Rather, the aim of therapy is to help a pedophilic individual cope with their life circumstances more successfully, cope with their sexual interest (or orientation, if we wish to adopt Seto’s argument), and manage their arousal to children in order to refrain from offending in the first place. If this is indeed the case, the best mental health professionals can offer as direct intervention of pedophilic interests is the management of sexual arousal and coping with a pedophilic sexual orientation.
“The aim of therapy is to help a pedophilic individual cope with life circumstances, sexual interest, and manage their arousal to children in order to refrain from offending in the first place.”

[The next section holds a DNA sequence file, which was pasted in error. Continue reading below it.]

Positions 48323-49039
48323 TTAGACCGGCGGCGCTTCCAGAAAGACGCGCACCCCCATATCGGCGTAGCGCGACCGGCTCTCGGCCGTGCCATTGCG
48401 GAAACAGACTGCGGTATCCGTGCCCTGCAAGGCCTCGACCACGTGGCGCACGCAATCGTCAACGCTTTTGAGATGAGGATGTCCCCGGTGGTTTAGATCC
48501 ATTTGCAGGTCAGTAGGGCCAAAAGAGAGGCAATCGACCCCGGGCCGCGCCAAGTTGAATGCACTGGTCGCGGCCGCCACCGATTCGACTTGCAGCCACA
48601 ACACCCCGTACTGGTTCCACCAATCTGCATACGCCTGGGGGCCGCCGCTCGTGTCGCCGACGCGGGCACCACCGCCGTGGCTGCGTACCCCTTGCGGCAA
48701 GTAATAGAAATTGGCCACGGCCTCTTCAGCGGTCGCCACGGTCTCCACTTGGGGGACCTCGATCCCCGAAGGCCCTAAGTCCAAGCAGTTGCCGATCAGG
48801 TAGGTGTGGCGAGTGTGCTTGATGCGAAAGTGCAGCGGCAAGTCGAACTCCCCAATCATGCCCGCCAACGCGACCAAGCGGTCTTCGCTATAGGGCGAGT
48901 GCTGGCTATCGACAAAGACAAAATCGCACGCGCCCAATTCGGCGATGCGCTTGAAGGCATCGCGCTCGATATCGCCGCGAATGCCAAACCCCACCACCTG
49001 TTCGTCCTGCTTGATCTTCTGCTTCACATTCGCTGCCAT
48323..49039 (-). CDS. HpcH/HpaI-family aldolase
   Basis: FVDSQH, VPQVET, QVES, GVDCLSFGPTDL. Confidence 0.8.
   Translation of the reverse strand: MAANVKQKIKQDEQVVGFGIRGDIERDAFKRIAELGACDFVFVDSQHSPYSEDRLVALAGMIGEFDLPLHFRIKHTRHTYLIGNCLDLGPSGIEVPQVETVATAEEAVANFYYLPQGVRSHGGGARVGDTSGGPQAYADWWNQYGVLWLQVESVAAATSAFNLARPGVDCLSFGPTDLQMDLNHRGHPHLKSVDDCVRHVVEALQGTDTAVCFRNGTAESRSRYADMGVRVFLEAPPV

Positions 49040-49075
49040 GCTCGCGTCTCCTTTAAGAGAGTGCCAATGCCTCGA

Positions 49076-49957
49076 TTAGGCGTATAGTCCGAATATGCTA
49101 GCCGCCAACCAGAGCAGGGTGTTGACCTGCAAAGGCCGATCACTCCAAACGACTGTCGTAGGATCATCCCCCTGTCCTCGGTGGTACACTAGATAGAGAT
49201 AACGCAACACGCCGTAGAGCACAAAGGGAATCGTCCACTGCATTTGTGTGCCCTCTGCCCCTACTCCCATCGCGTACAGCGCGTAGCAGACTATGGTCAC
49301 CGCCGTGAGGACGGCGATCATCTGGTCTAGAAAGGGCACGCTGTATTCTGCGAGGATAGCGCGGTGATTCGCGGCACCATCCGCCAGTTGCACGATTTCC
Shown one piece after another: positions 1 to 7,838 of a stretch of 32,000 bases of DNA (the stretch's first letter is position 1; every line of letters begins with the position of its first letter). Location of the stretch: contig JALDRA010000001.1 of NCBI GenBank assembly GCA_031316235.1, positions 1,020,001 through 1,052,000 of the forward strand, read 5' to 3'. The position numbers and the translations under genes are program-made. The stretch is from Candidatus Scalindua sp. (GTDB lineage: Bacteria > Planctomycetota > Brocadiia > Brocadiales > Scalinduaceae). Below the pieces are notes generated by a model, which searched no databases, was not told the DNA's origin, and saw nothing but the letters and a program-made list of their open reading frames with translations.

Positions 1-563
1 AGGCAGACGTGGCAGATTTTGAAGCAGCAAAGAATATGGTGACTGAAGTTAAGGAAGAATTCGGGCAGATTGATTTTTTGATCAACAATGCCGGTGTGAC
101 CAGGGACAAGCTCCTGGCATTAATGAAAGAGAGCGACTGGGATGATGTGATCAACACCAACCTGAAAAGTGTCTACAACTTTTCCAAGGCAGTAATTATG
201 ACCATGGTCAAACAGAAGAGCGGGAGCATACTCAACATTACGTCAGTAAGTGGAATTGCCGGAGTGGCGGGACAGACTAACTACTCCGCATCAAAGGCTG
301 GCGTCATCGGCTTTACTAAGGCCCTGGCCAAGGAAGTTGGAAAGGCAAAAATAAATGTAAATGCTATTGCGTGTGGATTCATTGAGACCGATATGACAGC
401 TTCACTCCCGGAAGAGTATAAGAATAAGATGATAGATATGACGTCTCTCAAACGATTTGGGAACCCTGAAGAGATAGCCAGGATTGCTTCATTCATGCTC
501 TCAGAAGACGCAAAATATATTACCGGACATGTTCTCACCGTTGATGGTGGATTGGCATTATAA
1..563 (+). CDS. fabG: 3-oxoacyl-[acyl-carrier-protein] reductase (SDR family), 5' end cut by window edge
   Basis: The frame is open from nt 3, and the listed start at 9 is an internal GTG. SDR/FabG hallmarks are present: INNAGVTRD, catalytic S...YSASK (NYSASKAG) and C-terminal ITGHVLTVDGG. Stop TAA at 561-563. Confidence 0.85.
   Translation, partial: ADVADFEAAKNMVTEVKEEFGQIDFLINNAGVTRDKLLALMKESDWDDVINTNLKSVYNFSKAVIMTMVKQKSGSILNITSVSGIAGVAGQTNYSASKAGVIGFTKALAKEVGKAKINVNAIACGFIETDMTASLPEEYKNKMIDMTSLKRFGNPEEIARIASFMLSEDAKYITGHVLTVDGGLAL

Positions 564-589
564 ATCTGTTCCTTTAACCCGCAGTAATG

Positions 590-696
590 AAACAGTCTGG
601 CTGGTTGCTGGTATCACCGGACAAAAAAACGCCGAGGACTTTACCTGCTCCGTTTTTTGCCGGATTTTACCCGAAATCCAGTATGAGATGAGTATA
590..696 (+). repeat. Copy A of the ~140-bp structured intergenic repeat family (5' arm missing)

One nagging thought is that there may be some interesting empirical unknowns that these arguments assume. Given the current state of knowledge, pedophilia can be understood as a category of individual that are marked by an intense and enduring sexual attraction to children, this attraction being caused by a single or relatively limited set of causes (see this article by Schmidt and colleagues). Alternatively, we may also think of pedophilia as covering a range of severity and chronicity of pedophilic interests (see this article by Mackaronis and colleagues). To illustrate these points, an anecdote can be found in the stories of the pedophilic individuals that were interviewed for the radio broadcast I mentioned above. These two individuals are both considered to have pedophilic interests, but these cases are different in terms of intensity of interest, chronicity of interest, and their lifestyles. For example, one interviewee’s lifestyle revolves around children (e.g., he was employed as a children’s dance instructor), his attraction to children has existed since his early adolescent years, and he has had few, if any, romantic relationships with adults (interview time point 26:40). In contrast, the other individual’s life does not revolve around children, his sexual interest in children arose in his early twenties after viewing child pornography, and he has successfully engaged in romantic relationships with adults (interview time point 1:25-16:00).